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North Port

North Port Brechin was another casualty of the 1980's 'whisky loch'. However, unlike so many other distilleries closed around this time, it is not generally missed. This is odd because it is a very fine malt, a face showcased by several excellent bottlings. Nor was it nearly as inconsistent or 'eccentric' as some other notable closed distilleries (looking at you Glen Mhor and Glen Albyn). So it seems strange that many people often forget it even exists, let alone that it was closed. A shame but then the whisky industry is full of 'shames' after the 1980s.

Founded: 1820
Closed: 1983
Stills: 1 Wash 1 Spirit
Water Source: Loch Lee
Owners: Diageo

1960s-1983: A Lonely Highlander

The earliest bottlings of North Port come from Cadenhead's and Samaroli. The Cadenhead's was a stunning 15 yo from 1964 with full-on old-style wax, paper, oil, peat, crystalised fruits, coastal notes and wildflowers. The Samaroli was a 1966 also at 15 years of age and is perhaps even better than the Cadenhead's.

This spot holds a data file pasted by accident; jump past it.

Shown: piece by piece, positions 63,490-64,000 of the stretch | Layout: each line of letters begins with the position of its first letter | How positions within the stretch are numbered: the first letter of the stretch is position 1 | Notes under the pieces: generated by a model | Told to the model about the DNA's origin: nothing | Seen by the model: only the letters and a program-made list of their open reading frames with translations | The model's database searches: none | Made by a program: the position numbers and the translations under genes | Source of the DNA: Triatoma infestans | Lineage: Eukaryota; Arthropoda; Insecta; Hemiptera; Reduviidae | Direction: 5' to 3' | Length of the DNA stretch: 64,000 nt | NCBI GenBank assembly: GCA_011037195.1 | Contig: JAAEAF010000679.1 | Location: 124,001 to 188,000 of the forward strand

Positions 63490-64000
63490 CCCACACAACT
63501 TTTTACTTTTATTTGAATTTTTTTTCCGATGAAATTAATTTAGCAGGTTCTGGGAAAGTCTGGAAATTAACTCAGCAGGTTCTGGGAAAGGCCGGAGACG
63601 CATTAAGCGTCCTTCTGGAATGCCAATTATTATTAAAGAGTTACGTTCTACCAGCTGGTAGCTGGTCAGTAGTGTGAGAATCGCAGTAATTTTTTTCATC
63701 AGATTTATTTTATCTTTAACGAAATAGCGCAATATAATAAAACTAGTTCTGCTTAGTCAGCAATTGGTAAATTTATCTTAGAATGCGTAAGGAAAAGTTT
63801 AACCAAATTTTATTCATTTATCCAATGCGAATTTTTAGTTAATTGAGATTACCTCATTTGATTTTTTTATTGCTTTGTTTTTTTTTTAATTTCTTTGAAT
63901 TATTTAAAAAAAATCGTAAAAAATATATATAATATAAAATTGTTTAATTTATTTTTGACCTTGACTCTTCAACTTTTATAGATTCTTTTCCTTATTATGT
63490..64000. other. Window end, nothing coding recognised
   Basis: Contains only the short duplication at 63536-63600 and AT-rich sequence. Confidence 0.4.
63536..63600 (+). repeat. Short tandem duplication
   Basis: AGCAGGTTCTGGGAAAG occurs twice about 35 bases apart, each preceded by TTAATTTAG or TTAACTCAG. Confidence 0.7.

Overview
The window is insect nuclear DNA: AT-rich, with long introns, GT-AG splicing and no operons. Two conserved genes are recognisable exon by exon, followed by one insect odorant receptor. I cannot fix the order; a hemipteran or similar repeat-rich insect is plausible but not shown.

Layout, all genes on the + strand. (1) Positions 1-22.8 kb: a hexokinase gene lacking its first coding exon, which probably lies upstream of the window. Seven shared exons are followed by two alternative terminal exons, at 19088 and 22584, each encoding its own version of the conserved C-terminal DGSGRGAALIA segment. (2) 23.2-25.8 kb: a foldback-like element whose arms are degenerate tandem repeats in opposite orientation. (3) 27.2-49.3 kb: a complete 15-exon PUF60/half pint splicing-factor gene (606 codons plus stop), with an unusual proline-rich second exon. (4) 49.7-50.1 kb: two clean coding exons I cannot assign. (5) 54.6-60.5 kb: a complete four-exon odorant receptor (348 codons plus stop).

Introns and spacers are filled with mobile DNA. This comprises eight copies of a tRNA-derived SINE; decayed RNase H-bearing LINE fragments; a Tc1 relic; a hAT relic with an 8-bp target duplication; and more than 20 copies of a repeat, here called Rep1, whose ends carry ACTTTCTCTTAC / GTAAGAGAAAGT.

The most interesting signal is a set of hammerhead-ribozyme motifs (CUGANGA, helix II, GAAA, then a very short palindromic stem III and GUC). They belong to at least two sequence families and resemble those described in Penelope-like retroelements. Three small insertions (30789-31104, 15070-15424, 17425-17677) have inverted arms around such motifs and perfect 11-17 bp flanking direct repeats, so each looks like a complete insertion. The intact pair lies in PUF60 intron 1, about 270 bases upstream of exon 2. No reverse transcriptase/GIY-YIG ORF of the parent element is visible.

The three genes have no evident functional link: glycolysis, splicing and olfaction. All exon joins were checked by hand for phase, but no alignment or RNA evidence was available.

The Samaroli is an aromatic masterpiece of balance, concentration and old-style complexity. The flavours are similar to the Cadenhead's but with maybe a little more concentration and intensity. There is also a worthwhile aged North Port 1966 35yo from Douglas Laing, it is quite extracted but otherwise beautifully oily, resinous and full of old-style coastal waxiness, very recommendable.

Bottlings from the seventies and early eighties are not quite as majestic as those few from the sixties but they are still old-style, oily, flowery, mineraled and often beautiful examples of a lost style of distillate.

Bottlings can be a little hit or miss from this era but there are still great ones to be had. Two 1981s by Duncan Taylor are both excellent, big, long and uncompromising old whiskies. Similarly excellent, if a little more austere and extreme, are the official 28yo 1977 launched in 2005 and a spectacularly ballsy 1974 14yo G&M for Intertrade. This was big oily, riesling Esque, petroly, peppery, minty and full of white fruits and light floral accents, it is also mighty powerful at 66.2% alcohol.

Bottlings of North Port have not dried up completely just yet and we may well yet see a few more excellent drams bottled. However, inevitably expressions will dry up and prices will slowly rise. Due to its apparent lack of fans, now seems like a good time to get into North Port and try a few examples, it is a good opportunity to try one of these old-style highland malt whiskies that, sadly, are no longer made in Scotland.

North Port